Who's behind Wikipedia?

Computerworld takes you on an in-depth look at the world’s largest and most celebrated open encyclopedia – Wikipedia

Wikimedia Projects

The Wikimedia Foundation facilitates numerous sister projects that have developed as a result of the proliferation of educational, non-encyclopedic content that isn't appropriate for inclusion within Wikipedia. They include, in order of launch date:

  • Wiktionary; a multi-lingual dictionary and thesaurus service available in over 150 languages.
  • Wikibooks; a collection of educational text books, manuals and other learning materials.
  • Wikiquote; a reference of quotations from historical and contemporary figures, books, films, and many other sources.
  • Wikisource; a project to provide and translate source documents including non-fiction and fiction, letters, speeches, constitutional and historical documents, laws, Shakespearean plays and many more.
  • Wikimedia Commons; a repository of images, sounds, videos and general media.
  • Wikispecies; an animal and living organism directory.
  • Wikinews; a news source from 'citizen journalists' around the world, allowing for original work.
  • Wikiversity; available in five languages for curricular, research and educational resources.

"Besides that there is also Metawiki for the Wiki organizations and foundations, and the Wikimedia Incubator where proposals for new projects start. There are also chapters in certain countries such as Argentina, Israel, Serbia, Switzerland, and we're currently trying to work on one for Australia," Laugher said.

The Wiki-Hierarchy

According to Laugher, the Wikipedia community is not a strict hierarchy, but there is an element of a chain of command that is essential to maintaining order and work-flow, resolving disputes and ensuring a relative level of peace amongst the community.

"Everybody starts down the bottom as a reader. If you want you can edit anonymously which paradoxically is less anonymous than editing as a registered user because you are identified by your IP address. Whereas if you actually register, your IP address is hidden," she explained.

There are over 6 million registered users on the English Wikipedia alone, but a large percentage of those never actually edit, and many people have more than one account. Registered users are divided into either new or auto-confirmed.

"When you first register you are a new user for about four days, and there are a couple of things you can't do, one of them is move pages. Once you become auto-confirmed you are allowed to move pages, upload files and also start a new article."

Sitting above the registered users are several hundred Wikipedians at the rollback level. "This was recently introduced as a shortcut way in the software of diverting a page back. So if someone makes a bad change you can go back to the previous version. Rollback just means you can do it in one click instead of about three."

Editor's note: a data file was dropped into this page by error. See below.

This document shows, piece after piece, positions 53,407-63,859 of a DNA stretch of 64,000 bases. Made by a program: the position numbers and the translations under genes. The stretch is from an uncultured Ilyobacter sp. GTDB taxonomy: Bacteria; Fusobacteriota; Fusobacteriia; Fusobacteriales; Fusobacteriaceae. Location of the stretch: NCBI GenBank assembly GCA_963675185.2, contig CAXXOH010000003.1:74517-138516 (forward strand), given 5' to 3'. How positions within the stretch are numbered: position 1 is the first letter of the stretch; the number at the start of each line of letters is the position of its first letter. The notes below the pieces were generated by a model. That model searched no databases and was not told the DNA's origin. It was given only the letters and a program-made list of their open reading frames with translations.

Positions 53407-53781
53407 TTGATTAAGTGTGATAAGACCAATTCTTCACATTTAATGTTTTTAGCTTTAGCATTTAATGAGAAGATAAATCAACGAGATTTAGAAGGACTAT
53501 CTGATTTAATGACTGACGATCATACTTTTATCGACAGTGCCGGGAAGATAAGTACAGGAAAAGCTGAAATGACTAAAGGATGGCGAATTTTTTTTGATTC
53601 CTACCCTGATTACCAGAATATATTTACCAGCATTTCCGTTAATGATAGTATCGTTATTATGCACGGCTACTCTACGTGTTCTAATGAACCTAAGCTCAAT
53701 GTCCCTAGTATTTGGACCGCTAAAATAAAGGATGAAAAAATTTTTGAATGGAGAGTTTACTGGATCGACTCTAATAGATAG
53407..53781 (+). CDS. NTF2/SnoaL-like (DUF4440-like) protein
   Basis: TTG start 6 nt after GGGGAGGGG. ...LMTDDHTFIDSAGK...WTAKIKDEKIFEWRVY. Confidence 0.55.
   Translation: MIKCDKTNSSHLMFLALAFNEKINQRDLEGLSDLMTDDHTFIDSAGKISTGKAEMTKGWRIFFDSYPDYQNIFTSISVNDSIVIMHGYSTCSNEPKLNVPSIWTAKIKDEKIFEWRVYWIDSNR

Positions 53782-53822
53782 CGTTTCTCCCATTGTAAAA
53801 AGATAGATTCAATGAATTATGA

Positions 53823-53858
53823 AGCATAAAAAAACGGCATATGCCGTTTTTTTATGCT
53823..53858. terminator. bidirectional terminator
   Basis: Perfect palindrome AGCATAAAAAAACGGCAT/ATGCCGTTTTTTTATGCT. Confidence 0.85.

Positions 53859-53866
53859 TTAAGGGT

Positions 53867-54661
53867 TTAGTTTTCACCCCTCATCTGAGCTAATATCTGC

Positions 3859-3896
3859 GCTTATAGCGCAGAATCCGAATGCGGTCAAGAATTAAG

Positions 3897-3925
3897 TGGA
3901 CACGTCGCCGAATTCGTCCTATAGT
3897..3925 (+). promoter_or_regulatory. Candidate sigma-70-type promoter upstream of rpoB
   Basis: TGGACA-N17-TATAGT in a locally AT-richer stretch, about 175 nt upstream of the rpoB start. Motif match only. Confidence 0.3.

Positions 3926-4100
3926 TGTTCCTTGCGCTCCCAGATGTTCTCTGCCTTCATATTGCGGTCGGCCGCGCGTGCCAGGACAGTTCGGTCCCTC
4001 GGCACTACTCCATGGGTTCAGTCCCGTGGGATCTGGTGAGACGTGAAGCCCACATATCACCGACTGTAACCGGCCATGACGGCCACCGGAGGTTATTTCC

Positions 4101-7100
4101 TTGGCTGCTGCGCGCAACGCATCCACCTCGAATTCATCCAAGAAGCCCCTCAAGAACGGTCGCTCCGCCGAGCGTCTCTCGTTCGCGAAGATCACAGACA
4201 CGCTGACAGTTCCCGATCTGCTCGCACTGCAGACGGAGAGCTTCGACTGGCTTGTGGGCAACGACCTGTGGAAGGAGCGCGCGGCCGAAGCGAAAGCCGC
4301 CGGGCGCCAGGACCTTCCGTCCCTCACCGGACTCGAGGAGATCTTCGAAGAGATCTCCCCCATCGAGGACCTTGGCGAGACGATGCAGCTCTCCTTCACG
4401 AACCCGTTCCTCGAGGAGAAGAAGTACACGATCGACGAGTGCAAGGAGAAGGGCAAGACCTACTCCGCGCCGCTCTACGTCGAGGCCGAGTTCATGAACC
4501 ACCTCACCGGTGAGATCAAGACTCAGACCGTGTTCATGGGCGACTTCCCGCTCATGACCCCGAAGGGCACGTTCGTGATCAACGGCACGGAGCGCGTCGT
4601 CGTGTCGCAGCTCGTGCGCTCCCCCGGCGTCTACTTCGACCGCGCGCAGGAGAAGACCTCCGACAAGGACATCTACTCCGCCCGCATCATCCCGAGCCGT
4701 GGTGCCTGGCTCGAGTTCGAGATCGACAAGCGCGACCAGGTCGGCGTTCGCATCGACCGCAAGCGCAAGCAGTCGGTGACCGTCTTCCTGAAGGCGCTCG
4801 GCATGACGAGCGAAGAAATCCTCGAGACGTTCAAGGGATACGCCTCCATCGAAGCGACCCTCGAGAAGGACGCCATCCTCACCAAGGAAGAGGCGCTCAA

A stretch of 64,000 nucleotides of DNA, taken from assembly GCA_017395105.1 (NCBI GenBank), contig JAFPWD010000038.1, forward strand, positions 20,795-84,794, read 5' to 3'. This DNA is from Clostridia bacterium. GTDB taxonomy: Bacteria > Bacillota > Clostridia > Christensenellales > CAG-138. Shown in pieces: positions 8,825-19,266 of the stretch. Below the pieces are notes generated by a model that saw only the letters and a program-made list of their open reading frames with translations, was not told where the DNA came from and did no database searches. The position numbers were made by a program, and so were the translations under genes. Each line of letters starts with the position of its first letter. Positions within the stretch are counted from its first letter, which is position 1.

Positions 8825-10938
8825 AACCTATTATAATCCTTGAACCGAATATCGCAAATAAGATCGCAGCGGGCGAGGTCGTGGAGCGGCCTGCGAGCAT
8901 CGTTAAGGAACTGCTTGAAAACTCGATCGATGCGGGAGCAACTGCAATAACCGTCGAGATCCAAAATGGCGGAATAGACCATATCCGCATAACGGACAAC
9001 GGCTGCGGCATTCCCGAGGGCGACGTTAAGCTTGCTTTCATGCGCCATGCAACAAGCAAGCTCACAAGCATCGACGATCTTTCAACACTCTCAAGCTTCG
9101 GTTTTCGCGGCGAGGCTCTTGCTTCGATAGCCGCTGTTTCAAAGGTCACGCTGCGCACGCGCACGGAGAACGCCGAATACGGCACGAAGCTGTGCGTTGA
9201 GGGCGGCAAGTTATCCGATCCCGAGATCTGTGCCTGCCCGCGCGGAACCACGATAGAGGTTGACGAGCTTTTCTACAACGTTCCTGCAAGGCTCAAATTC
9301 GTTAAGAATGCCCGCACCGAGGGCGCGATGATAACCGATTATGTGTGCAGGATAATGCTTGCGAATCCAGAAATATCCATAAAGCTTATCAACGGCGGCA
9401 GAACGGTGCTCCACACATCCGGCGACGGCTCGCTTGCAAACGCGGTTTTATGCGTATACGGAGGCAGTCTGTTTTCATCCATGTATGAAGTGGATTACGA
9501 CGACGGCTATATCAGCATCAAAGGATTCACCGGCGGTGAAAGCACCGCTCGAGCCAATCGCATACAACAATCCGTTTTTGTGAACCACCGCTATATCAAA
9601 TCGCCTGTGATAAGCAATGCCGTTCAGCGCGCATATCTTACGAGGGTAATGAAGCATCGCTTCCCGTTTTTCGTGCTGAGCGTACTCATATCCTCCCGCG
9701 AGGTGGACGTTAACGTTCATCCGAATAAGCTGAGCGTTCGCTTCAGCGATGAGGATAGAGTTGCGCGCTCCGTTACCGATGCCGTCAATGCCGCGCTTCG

According to Laugher, the major level of interest comes at the next step up in the Wikipedia chain; the Administrators, of which there are roughly 1,500.

"They have permission to delete pages, protect pages so only other Administrators can edit that page, and also block users from editing a page. To become an Administrator you go through a process known as RFA; a community driven process where members can comment and vote on the discussion."

Next in the pecking order are some 26 Bureaucrats who have the ability to promote people to the level of Administrator as well as several other duties. There is also an Arbitration Committee, known as ArbCom, which is a panel of roughly a dozen users charged with resolving disputes that nether communal discussion nor Administrators were able to resolve. They are the last step in the dispute resolution process.

In line with the ArbCom are the Oversight and Checkuser groups, both of which contain roughly 30 users each.

Separated somewhat from the direct hierarchy, but still privileged above users, Administrators, ArbComs and Bureaucrats, are the Wikimedia Stewards and Developers. Above them sit the WMF Board and Staff.

"And then we have Jimmy Wales, who is a founder and can do whatever he wants more or less, and is a member of the Board. Some of the Staff also have these higher level permissions, as do the Developers, but the difference there is the Board and Staff can and do on occasion intervene in a dispute and force a situation to be a certain way because of their rights, whereas the Developers cant," Laugher said.

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